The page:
A unique concentration of world-class research universities has helped the Midwest become an attractive geography for early-stage companies and funders alike, and the Michigan Growth Capital Symposium plays a key role in trumpeting these capabilities and successes of the Midwest.

Taking place May 10-11 at the Marriott Resort in Ypsilanti, the event will feature 44 companies presenting for an audience of venture capitalists, angel investors and institutional investors, with the first day dedicated to those seeking angel and seed funding and the second focused on companies seeking follow-on rounds.

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The symposium has been instrumental in bringing greater awareness and opportunity to startups emerging from research departments at leading universities across the country. In the past decade, over 300 companies have presented at the Symposium. Nearly a quarter (23 percent) of all presenting companies were university-based spinouts representing leading research universities within the state of Michigan and the greater Midwest, including Carnegie Mellon, Purdue, Case Western Reserve University, Indiana University, University of Chicago, University of Illinois and University of Wisconsin-Madison. Some 70 percent of all of the university-based spinouts that have presented at the Symposium were drawn from members of the state of Michigan’s University Research Corridor, comprised of Michigan State University, he University of Michigan and Wayne State University. More than half — 54 percent — hailed from the University of Michigan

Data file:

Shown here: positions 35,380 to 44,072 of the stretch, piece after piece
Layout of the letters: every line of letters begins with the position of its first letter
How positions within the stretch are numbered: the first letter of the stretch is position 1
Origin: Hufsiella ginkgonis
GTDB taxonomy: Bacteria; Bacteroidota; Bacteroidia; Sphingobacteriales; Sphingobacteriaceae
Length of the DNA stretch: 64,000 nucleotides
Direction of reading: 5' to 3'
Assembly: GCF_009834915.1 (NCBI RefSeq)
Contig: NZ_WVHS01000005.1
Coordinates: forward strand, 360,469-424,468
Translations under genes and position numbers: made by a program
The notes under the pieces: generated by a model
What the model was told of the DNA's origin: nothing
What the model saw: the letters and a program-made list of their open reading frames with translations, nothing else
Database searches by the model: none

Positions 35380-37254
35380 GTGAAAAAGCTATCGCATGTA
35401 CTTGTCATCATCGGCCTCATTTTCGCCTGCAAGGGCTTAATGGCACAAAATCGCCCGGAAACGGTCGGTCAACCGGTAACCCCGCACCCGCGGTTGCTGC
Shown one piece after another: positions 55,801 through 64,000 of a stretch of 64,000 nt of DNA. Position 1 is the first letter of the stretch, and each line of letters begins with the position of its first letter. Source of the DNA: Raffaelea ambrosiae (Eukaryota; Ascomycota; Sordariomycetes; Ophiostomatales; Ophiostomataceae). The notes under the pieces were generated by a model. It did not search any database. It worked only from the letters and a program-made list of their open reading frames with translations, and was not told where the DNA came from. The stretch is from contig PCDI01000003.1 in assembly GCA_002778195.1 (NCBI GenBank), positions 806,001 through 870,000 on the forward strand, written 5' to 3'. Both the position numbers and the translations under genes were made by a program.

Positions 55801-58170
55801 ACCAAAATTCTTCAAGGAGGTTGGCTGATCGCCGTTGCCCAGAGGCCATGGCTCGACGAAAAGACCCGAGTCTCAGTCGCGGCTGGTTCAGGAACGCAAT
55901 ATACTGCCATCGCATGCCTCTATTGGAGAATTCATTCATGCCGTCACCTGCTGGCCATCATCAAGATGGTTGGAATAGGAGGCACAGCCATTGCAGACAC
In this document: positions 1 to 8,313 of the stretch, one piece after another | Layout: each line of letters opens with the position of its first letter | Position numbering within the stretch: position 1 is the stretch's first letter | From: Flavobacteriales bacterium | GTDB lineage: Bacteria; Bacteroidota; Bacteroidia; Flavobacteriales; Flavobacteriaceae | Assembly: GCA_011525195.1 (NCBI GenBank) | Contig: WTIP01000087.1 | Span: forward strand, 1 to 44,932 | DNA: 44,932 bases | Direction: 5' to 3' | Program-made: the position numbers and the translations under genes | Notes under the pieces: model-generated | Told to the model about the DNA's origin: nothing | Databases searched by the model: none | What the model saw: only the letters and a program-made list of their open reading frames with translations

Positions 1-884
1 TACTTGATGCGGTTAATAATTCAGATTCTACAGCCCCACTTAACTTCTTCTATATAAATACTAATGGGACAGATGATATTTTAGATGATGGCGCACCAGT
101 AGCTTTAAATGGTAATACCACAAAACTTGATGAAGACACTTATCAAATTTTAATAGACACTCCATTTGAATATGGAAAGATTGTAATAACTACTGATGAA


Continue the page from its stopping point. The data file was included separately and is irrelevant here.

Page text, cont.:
“The private and public sectors have to work together in order for Michigan to reach its full potential,” said David Brophy, symposium founder and UM professor. “The symposium brings these two groups together in a way that truly can move research forward and has proven itself as a primary way U of M spinouts can create business development opportunities without having to look beyond state borders.”

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Keeping with the symposium’s spirit of fostering extraordinary innovation and investment opportunities in the Midwest, several university spinouts that have presented at the symposium have gone on to realize notable success. These include 2001 and 2006 presenter HealthMedia Inc., an Ann Arbor-based provider of web-based digital health coaching programs that was acquired by Johnson & Johnson in 2008, and four-time (2001; 2003-2005) presenter HandyLab, an Ann-Arbor-based developer and manufacturer of molecular diagnostic products that was acquired by Becton, Dickinson and Co. in 2009.

“The willingness we’ve seen by UM President Mary Sue Coleman, Tom Kinnear, Ken Nisbet of the Office of Technology Transfer and others to encourage and promote technology moving from the university into the community can have a major economic benefit,” said Jeff Williams, former CEO of HandyLab and current CEO of Accuri Cytometers. “But we need a whole bunch of little companies.”

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The symposium is hosted by the Ross School of Business’ Zell Lurie Institute at the University of Michigan with support from the Michigan Venture Capital Association. Visit www.michigangcs.com for updates to the program or to register to attend.